In the space of 24 hours this weekend, a tale of two Minnesota seasons emerged.
Winter and spring collided on Sunday, with the aftermath of Saturday’s snowstorm collapsing roofs even as a sudden thaw under sunny skies opened up teeth-jarring potholes on the roadways.
Most of the Twin Cities metro area didn’t see the foot of snow initially predicted, instead getting from 4 to 7 inches. But in other parts of the state, and in western Wisconsin and eastern North Dakota, much heavier, wet snow caused a number of alarming structure problems.
Most dramatically, a 50-by-75-foot section of the roof over the kitchen area at St. Francis de Sales Catholic Church in Moorhead, Minn., fell in about noon Sunday. Only two people were in the church at the time, and they got out safely, authorities said.
Moorhead’s Deputy Fire Chief Benton Hicks told KFGO Radio that it was a “miracle” no one was hurt when the roof section fell “flat to the ground.”
On the church’s Facebook page, director of music and worship Bonnie Lee wrote, “A Sunday morning miracle! Praise God! This morning the roof over the parish center collapsed on our beautiful church. As terrible as it was, no one was hurt. Why? Because of the storm, we had canceled mass and all activities for Sunday. Canceling mass is almost unheard of … but we knew people would have a lot of digging out to do, so the masses were canceled, the pancake breakfast was canceled, the youth meetings were canceled. Thank God! There would’ve been countless people in the parish center this morning.”
In Winona, Minn., the ceiling above the pool at a Holiday Inn Express fell in. In Plainview, Minn., a roof came down on a man’s collection of classic cars. And in Eau Claire, Wis., the roof at a Holiday gas station caved in, as did that of the fire station in White Lake, Wis.
Little snow is expected in the next few days, which will feature mild temperatures and lots of rain. But spring comes with its own challenges.
As Sunday’s balmy weather melted some of Saturday’s snowfall, blocked storm sewers led to street flooding, leading authorities to ask residents to makes sure their storm sewer grates are free of snow and debris.
Street flooding “is something we’re concerned about,” said National Weather Service meteorologist Brent Hewett. “Right now we’re just worried more about local and urban flooding with snow blocking sewers,” although river and stream flooding will be a major problem later in the month.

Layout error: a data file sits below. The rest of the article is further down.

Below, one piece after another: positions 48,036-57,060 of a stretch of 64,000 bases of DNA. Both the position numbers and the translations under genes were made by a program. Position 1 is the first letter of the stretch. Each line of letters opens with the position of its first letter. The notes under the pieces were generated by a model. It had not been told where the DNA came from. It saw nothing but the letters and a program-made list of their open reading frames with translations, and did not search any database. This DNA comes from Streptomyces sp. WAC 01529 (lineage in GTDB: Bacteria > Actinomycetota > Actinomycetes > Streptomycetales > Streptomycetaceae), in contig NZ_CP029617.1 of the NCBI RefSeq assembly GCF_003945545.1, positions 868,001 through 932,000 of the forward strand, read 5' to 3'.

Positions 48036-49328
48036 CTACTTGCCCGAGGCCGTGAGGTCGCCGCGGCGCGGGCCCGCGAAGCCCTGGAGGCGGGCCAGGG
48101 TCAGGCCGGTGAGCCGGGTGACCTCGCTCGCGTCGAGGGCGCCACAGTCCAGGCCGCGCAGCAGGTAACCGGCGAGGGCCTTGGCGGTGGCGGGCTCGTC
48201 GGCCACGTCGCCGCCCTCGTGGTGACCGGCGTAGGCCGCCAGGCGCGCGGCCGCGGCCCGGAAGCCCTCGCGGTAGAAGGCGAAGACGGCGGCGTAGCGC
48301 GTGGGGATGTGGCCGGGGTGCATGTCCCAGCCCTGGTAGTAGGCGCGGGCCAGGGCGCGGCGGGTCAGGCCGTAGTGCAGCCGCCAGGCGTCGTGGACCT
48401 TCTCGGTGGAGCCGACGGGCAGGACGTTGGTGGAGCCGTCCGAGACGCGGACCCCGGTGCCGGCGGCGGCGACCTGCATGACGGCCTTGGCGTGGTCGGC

Sunshine and clear skies on Monday will give way to fog and rain starting Tuesday and lasting through Thursday night. Temperatures will remain in the 30s and low 40s midweek, typical for this time of year.
Some snow is expected Thursday night, though it isn’t likely to stay on the ground, with a dry weekend to follow. High temperatures will hover near the freezing mark from Friday until Sunday, with lows in the upper teens — 5 to 10 degrees cooler than average.
For once, being average — or even a bit below it — might be an advantage.
“We haven’t looked at average probably since late January, before that initial very cold snap,” Hewett said. “It will definitely feel like spring.”
Though winter is loosening its grip, the weekend’s snowstorm was nothing to scoff at. Minneapolis and St. Paul both called snow emergencies beginning at 9 p.m. Sunday.
St. Paul’s seventh such emergency, just like the others, puts parking restrictions in place to allow plows to clear the snow from streets.
The city recently invoked winter parking restriction rules, which for the time being limit parking on many streets to just one side. However, those restrictions were suspended once the snow emergency began at 9 p.m. Sunday. The one-side restrictions pick up again at 8 a.m. Tuesday.
Minneapolis announced the same later Sunday morning and also froze its winter parking restrictions.
Roads outside the metro remained in rough shape much of Sunday but eased through the day.
“The sun, which is our great friend, came out in full force and is helping to melt things,” said MnDOT spokesman Kevin Gutknecht. By Monday morning’s commute, roads should be in good shape, he said.
As winter draws to a close, Gutknecht said, Minnesota’s notorious pothole season bumps in. “That has to do with cracks on the road, water gets down in the cracks … and it starts to break things up,” he said. “So I know we’re seeing more potholes.”
MnDOT urged motorists to report the craters and torn-up spots so crews can put an asphalt mix in them and provide at least a temporary fix.
What if a pothole damages your vehicle? Compensation is available in some cases, and the process for filing for it is posted on MnDOT’s website.
For those weary of winter, spring’s eventual arrival is welcome despite puddles and potholes.
“I’d be hard-pressed to complain about the weather getting warmer,” Gutknecht said.
The Associated Press contributed to this report.